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The effects of acute normobaric hypoxia on vestibular-evoked balance responses in humans.

BACKGROUND: Hypoxia influences standing balance and vestibular function.

OBJECTIVE: The purpose here was to investigate the effect of hypoxia on the vestibular control of balance.

METHODS: Twenty participants (10 males; 10 females) were tested over two days (normobaric hypoxia and normoxia). Participants stood on a force plate (head rotated leftward) and experienced random, continuous electrical vestibular stimulation (EVS) during trials of eyes open (EO) and closed (EC) at baseline (BL), after 5 (H1), 30 (H2) and 55-min (H3) of hypoxia, and 10-min into normoxic recovery (NR). Vestibular-evoked balance responses were quantified using cumulant density, coherence, and gain functions between EVS and anteroposterior forces.

RESULTS: Oxyhemoglobin saturation, end-tidal oxygen and carbon dioxide decreased for H1-3 compared to BL; however, end-tidal carbon dioxide remained reduced at NR with EC (p≤0.003). EVS-AP force peak-to-peak amplitude was lower at H3 and NR than at BL (p≤0.01). At multiple frequencies, EVS-AP force coherence and gain estimates were lower at H3 and NR than BL for females; however, this was only observed for coherence for males.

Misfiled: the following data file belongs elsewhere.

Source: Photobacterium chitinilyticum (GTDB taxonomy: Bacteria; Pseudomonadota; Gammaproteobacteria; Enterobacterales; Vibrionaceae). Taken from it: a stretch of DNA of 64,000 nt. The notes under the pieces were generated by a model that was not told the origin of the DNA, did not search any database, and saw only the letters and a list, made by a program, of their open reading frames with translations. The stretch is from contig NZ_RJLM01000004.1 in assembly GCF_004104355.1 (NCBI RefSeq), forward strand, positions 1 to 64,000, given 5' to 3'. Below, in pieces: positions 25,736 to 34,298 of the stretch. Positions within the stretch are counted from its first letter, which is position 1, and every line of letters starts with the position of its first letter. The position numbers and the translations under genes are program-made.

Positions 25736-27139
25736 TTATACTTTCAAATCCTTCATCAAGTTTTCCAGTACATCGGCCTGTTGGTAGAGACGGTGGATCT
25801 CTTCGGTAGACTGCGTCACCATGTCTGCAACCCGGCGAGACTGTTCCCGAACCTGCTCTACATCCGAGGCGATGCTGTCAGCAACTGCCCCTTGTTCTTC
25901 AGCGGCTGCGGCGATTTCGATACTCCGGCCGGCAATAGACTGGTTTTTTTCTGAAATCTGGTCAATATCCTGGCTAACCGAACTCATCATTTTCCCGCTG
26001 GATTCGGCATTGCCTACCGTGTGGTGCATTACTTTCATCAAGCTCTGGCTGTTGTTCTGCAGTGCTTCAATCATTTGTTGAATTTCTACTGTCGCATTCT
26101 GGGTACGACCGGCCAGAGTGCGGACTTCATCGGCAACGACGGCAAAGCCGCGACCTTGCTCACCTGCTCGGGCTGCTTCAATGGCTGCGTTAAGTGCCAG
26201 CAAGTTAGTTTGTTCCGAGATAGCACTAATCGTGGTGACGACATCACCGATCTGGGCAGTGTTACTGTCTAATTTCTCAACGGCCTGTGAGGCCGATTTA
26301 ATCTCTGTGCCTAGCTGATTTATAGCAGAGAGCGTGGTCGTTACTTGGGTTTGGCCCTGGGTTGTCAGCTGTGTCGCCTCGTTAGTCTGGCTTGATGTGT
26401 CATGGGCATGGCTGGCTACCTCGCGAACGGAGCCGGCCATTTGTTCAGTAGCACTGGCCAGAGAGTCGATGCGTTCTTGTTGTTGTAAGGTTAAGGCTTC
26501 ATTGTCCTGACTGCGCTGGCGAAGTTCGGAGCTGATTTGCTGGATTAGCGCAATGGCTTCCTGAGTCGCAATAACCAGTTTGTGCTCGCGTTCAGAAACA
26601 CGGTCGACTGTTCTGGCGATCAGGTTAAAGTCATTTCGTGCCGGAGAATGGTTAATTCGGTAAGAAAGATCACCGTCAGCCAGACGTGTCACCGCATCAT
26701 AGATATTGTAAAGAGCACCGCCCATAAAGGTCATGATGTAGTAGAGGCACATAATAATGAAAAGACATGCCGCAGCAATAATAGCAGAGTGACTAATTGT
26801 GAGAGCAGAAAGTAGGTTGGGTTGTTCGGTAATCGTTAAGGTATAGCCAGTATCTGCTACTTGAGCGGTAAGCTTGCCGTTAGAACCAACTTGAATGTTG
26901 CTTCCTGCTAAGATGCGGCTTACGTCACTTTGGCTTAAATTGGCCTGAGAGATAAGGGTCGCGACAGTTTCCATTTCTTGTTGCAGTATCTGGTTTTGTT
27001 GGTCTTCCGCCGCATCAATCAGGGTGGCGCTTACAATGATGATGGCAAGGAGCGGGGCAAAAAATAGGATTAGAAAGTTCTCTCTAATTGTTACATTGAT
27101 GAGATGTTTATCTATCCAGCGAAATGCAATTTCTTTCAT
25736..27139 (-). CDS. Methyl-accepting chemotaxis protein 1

CONCLUSIONS: Overall, vestibular-evoked balance responses are blunted following normobaric hypoxia >30 min, which persists into NR and may contribute to the reported increases in postural sway.

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